I have been speaking French for the last twenty years and have been living every day in French for three years, and yet I am surprised by the French language all the time. Sometimes I get muddled in the specificity of terms because in English there is one word and in French there are numerous words for the same thing, depending on its shape or material. Take the word 'box' for example. In English, we just put a modifier in front of the word and we're good to go: shoe box, cardboard box, gift box, metal box, wooden box or just a box on a page. In French, there is a different word to learn for each one of these items. Let's take them one at a time.
shoe box: une boîte à chaussures
carboard box: un carton
gift box: un coffret cadeau
metal box: une boîte métallique
wooden box: une caisse en bois
box on a page: une case
I remember looking up box in the dictionary twenty years ago and I thought that the translation was boîte, but when I started using it to refer to a cardboard box that I had, I was corrected, making me aware of the complexity of it all!
Then there was the time that I was with my in-laws and I mentioned putting some fruit in a big bowl on the table. I just said un grand bol, thinking that they would get the picture. Their eyes became very wide and I could tell that they had no idea what I was talking about. "You know, a BIG bowl," I said, miming the shape of a big serving bowl. "Oh, you mean a saladier!" they exclaimed, finally getting it. Yes, but in this case there would not be a salad in it and actually I was talking about a bowl that would never have salad in it, but never mind, it's called a saladier whether you are using it to mix dough, display ornaments or whatever. A grand bol would be a bowl you would use for cereal, soup or maybe a large latte.
Not unrelated to the bowl incident is what to call the somewhat shallow bowls that we have. For Jean-Marc they are assiettes creuses (hollowed plates, or soup plates to be fair) whereas for me they are shallow bowls. Plate or bowl? There's no rim and the sides go up, so it's a bowl for me, but for Jean-Marc it's not what he drinks coffee out of, therefore it's a plate.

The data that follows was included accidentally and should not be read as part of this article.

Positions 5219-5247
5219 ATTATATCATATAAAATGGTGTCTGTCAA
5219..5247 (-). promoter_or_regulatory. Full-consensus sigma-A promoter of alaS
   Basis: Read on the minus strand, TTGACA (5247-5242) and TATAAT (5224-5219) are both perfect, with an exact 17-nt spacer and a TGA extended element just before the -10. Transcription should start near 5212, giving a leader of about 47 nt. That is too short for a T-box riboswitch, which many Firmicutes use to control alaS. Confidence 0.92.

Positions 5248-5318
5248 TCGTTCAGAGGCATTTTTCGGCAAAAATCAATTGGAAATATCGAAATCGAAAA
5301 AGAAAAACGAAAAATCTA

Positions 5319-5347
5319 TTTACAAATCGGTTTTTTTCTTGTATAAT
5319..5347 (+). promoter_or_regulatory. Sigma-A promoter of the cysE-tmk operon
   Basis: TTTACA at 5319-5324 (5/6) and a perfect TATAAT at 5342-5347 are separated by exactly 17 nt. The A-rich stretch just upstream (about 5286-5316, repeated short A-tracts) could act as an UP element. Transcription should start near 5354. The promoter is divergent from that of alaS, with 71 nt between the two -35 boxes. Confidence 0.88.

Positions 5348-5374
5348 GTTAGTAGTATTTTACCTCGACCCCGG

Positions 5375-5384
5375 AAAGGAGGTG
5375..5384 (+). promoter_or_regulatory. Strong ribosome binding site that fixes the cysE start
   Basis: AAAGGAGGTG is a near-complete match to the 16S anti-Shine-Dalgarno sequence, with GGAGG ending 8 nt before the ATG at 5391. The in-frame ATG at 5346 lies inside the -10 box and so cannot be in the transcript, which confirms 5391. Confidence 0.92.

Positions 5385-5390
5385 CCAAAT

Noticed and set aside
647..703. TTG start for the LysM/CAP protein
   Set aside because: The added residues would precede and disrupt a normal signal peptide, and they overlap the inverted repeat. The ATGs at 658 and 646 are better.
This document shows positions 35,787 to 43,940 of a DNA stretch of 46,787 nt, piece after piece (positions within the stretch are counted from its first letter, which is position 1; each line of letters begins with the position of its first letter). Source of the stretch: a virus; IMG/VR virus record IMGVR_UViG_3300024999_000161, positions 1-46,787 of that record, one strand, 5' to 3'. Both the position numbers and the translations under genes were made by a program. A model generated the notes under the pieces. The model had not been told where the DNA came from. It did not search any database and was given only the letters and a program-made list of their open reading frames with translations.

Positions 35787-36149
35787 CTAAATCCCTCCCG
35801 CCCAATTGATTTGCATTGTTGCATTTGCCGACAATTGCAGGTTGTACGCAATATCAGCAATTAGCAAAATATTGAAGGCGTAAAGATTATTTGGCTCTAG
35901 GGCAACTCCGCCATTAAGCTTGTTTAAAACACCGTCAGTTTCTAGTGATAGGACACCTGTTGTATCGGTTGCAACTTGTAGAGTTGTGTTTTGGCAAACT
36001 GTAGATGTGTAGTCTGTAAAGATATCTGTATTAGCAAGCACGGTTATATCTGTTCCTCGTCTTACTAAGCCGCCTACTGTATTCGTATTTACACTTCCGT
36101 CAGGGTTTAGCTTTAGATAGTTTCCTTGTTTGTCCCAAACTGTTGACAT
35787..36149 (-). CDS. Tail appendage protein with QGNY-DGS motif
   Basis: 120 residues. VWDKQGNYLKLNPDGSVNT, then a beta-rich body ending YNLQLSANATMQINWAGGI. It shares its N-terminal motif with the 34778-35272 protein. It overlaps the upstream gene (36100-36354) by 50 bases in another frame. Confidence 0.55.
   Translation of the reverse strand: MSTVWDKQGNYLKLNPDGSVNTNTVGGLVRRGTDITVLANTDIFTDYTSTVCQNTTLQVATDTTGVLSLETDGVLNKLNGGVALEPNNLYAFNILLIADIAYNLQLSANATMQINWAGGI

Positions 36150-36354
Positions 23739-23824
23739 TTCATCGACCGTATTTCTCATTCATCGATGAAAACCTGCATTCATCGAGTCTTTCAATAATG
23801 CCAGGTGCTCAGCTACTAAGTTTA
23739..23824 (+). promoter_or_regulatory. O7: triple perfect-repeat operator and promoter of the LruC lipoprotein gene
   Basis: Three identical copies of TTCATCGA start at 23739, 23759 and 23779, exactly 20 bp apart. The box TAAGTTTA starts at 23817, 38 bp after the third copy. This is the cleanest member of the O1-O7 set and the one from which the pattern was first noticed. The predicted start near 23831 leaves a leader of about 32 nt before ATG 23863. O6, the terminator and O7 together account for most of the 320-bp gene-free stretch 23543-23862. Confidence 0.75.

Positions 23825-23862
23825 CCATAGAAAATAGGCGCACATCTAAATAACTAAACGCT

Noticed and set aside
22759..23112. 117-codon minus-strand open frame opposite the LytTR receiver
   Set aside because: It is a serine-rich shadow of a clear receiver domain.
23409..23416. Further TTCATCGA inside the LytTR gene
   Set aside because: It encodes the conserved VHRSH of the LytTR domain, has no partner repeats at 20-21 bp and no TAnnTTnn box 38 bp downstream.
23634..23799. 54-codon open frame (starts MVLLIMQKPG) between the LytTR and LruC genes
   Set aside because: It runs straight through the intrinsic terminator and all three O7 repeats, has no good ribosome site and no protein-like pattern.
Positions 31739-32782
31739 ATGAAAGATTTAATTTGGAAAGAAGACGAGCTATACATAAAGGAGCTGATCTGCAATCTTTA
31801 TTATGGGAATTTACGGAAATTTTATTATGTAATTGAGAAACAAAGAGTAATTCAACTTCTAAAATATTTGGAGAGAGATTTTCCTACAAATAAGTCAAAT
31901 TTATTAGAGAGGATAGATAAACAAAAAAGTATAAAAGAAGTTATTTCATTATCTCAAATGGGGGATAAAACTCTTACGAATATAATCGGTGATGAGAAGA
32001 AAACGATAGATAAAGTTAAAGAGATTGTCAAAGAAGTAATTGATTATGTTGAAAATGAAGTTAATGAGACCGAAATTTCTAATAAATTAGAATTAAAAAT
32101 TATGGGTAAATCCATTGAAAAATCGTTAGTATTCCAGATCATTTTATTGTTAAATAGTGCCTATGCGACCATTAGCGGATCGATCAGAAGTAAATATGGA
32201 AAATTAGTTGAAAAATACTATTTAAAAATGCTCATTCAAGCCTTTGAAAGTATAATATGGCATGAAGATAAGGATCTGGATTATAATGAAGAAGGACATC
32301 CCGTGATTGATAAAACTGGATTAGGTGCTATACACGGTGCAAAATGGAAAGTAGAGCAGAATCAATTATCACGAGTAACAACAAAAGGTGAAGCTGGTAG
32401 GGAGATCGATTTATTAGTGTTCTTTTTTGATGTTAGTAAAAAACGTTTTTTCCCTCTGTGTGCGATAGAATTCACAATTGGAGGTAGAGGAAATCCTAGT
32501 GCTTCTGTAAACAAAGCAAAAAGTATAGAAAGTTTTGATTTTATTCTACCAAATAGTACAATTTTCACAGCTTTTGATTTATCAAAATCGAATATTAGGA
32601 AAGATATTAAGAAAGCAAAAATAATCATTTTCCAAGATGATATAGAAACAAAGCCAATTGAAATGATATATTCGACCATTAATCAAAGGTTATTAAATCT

I can also recall a time when I mentioned the toilet. Now, I had always just assumed that the actual, physical fixture was called une toilette because we do ask where the toilettes are, after all. Jean-Marc did not understand what I meant; whatever I wanted to do with (or put in) the toilet just seemed impossible to him. I said "you know, the white thing you sit on in the toilettes" and that's when he informed me that this thing wasn't called a toilet. What? I've been getting this wrong for over twenty years? At the time, he couldn't even come up with the right word (it's une cuvette, in case you are wondering).
And then there's anything to do with education. I was on the phone with a training centre about a course I was interested in taking. I referred to it as a cours and the guy on the other end of the line was very quick to explain that it wasn't a course (that's only for diploma-granting institutions) but a formation or training session. I should have known this because back when I was an English teacher, I was a formatrice and not a professeur. I can see the difference between teacher and professor in English, but in French there is a whole sublist of possibilities, depending on where the teaching is happening. In elementary school, you can have a maître, maîtresse, institutrice or instituteur. In secondary and higher education you have a professeur and outside of that, there is also enseingant(e) and educateur/educatrice, as well as formateur/formatrice. The same thing goes for students, who are élèves (elementary and secondary), étudiants (post-secondary), stagiaires (continuing education or training), collégiens (junior high) or lycéens (senior high). Every time I have to talk about teachers and students I get all worried that I'll get it wrong!
Oh, and do you know the word for font or typeface? Police! Seriously, it's police.